GREEN DAY Insomniac (1995)
Modern Classics: Green Day - Insomniac
No. 3 in our series of modern classic albums, as selected by Beez
Some people will tell you that pop punk is all about sugar and niceness, pizza and songs about taking girls to prom and hanging with your bros. Yup, there’s plenty of that (and plenty of that stuff rules too) but Green Day’s Insomniac is so, so much more than that. Coming directly off the back of the Berkley trio taking the world by storm with Dookie (back when they were still a trio, before the addition of a fucking backing singer onstage and when there wasn’t nearly as many people onstage as there are in Slipknot), this is an album about disillusionment, the conflict between the person you having to go blow-for-blow against people who have never met you and their perception of you and fuelled by a Lemmy-sized meth habit and a fuck tonne of anger.
Although the money was rolling in by the truckload and the band had found themselves (somewhat unwillingly) as rock’s healing antidote to Kurt Cobain blasting his face off, all was not rosy in the Green Day camp in 1994 and into 1995.The Gilman Street punk rock scene that had shaped the members of Green Day’s childhood, given them a place they truly belonged as disillusioned teenagers and helped mould their identity as people had turned their back on them. As shopping malls became obsessed with punk (just as they had become with grunge a few years earlier), Green Day had become the hate figure for the genre going mainstream. Upon a late night return to the legendary 924 Gilman Street for a late night lock in with a friend, Billie Joe discovered graffiti on a bathroom wall that read ‘Billie Joe Must Die’. “That time period will always be a moment of confusion for me,” Armstrong confessed to VH1’s Behind The Music.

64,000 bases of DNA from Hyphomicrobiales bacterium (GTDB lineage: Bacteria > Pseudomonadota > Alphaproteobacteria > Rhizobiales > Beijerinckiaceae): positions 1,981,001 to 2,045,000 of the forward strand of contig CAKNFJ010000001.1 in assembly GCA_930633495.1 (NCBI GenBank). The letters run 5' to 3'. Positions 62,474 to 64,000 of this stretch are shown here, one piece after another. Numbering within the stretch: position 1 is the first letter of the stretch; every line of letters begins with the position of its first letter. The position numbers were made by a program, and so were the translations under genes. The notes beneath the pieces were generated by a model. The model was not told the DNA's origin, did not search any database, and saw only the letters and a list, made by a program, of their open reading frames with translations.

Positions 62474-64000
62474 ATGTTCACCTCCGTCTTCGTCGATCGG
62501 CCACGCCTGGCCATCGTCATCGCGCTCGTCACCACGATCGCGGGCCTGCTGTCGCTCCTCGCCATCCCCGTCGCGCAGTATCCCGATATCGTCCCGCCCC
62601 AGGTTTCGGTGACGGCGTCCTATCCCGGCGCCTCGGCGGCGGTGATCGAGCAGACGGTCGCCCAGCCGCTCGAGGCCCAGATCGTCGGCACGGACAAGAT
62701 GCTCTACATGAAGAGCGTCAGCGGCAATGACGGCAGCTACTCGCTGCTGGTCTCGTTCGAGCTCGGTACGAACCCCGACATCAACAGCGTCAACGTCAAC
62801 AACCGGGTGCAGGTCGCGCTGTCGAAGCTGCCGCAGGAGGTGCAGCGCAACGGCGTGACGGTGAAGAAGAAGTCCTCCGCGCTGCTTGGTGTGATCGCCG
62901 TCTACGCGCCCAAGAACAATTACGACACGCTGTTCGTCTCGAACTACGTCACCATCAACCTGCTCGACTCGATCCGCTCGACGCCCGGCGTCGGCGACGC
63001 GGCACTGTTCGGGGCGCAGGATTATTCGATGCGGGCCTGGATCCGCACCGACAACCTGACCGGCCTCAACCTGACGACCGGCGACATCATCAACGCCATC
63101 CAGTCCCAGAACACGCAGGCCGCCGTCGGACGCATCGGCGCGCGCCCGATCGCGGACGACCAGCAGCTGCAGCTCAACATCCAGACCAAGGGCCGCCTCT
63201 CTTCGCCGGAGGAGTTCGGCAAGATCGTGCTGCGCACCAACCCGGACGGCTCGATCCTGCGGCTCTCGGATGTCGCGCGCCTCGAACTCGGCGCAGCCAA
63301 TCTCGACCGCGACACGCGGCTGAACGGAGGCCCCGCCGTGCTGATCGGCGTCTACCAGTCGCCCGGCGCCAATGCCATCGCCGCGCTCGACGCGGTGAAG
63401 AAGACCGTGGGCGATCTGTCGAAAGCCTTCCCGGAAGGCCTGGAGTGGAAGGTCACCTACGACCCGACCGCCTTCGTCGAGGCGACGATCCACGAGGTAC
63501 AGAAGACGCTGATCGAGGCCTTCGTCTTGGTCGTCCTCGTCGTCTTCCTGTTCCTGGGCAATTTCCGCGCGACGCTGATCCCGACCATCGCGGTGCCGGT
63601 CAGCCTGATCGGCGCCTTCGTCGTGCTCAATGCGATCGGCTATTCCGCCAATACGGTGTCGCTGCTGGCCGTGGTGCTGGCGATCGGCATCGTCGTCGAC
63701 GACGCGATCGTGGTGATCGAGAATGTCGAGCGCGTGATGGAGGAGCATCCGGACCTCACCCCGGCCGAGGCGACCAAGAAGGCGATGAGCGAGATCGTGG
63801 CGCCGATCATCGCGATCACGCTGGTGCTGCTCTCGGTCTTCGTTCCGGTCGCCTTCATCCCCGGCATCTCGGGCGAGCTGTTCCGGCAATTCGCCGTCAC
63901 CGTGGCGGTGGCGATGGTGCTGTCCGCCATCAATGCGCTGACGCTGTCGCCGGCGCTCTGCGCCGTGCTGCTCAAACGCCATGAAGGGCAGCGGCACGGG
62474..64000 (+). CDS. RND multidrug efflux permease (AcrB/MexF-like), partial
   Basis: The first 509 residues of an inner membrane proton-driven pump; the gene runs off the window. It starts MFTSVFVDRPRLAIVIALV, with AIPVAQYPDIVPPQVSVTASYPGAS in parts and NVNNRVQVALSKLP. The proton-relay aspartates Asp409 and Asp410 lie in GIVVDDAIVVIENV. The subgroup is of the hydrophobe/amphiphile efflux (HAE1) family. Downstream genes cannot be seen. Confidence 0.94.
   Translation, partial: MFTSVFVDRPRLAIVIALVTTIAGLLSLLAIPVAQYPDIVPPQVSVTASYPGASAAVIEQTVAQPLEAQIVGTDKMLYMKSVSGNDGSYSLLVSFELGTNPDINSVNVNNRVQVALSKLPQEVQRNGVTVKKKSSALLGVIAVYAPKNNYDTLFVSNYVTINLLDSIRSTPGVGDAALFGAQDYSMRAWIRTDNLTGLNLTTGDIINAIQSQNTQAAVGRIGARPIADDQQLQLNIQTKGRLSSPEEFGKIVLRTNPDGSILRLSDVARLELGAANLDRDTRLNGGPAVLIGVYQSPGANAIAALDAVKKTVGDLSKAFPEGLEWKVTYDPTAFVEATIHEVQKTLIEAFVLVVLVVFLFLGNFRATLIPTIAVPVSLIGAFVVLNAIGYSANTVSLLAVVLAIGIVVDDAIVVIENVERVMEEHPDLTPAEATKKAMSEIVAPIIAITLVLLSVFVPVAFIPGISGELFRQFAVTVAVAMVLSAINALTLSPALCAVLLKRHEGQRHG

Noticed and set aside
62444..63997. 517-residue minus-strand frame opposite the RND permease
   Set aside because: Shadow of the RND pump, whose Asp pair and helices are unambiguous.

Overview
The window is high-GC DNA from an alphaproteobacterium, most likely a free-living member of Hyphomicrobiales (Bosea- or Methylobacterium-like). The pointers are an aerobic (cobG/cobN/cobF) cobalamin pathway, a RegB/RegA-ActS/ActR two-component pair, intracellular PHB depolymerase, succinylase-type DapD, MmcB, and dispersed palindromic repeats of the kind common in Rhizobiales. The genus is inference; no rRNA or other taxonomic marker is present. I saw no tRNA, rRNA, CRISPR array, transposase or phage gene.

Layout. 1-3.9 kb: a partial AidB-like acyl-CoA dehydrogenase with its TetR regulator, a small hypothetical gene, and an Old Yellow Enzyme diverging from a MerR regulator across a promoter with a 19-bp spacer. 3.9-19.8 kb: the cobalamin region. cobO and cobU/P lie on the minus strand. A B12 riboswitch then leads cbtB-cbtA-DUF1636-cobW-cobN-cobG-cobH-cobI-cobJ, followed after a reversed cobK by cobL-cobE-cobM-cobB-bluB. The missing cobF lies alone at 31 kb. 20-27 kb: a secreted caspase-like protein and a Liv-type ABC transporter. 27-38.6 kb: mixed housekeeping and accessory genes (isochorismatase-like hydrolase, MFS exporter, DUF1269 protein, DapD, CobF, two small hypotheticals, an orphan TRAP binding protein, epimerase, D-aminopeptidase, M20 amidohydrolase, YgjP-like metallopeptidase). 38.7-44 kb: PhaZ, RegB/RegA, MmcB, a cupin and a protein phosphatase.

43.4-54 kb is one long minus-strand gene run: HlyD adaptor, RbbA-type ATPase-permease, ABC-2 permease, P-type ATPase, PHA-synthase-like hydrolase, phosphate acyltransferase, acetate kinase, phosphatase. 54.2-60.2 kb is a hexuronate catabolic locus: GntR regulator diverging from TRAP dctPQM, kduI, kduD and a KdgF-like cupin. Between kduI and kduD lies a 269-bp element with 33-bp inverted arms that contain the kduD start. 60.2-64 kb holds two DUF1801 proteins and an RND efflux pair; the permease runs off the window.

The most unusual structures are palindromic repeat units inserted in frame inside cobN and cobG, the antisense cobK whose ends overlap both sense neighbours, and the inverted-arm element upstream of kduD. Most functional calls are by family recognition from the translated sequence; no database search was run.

Lambasted as ‘sell outs’ (what else?) despite never changing musical direction or compromising their ‘fuck it all’ attitude, the disenchantment at being cast aside from their family was understandably all encompassing and there needed to be an outlet for that level of disillusionment. It was bottled up and gobbed out in point blank fashion on Insomniac. Add to that Billie picking up a mammoth speed addiction (Geek Stink Breath was pretty self explanatory) and you’ve got the recipe for an album full of bile and reckless abandon.
As ferocious a pop punk album as you’ll ever find, the guitars are visceral and uncompromising. Think we’ve gone soft? Fuck you, only 4 of 14 tracks clock in at longer than 2:30 and the playing on the album is as rancorous as anything from 1977. The melodies may be as catchy as a Top 40 ditty but Billie’s delivery is spat at you from the speakers, the frustration of unwillingly being heralded as rock’s new poster child at the age of 23 punctuated with every sneering, cynical lyric. “The world is a sick machine breeding a mass of shit” on Panic Song, “to heck with unity, separation will kill us all” on No Pride…not exactly the playground bollocks that the ignorant associate with the pop punk genre. Deep inside of Armstrong a rage burned that was perfectly captured on this, the most overlooked of all of Green Day’s albums.
Dookie might have the MTV favourites and American Idiot’s political schtick may have been enough to convince the pompous rock masses that Green Day were a band capable of more than just songs about weed and wanking but the evidence of an intellectual bite beyond their peers first reared it’s head on this punk rock classic. The angriest, fastest and most punk rock album in Green Day’s collection, it’s something of an album that time forgot in the modern era. It shouldn’t be. It’s the most vicious album in the history of pop punk and it’s still enough to make your lip curl and your face grimace today.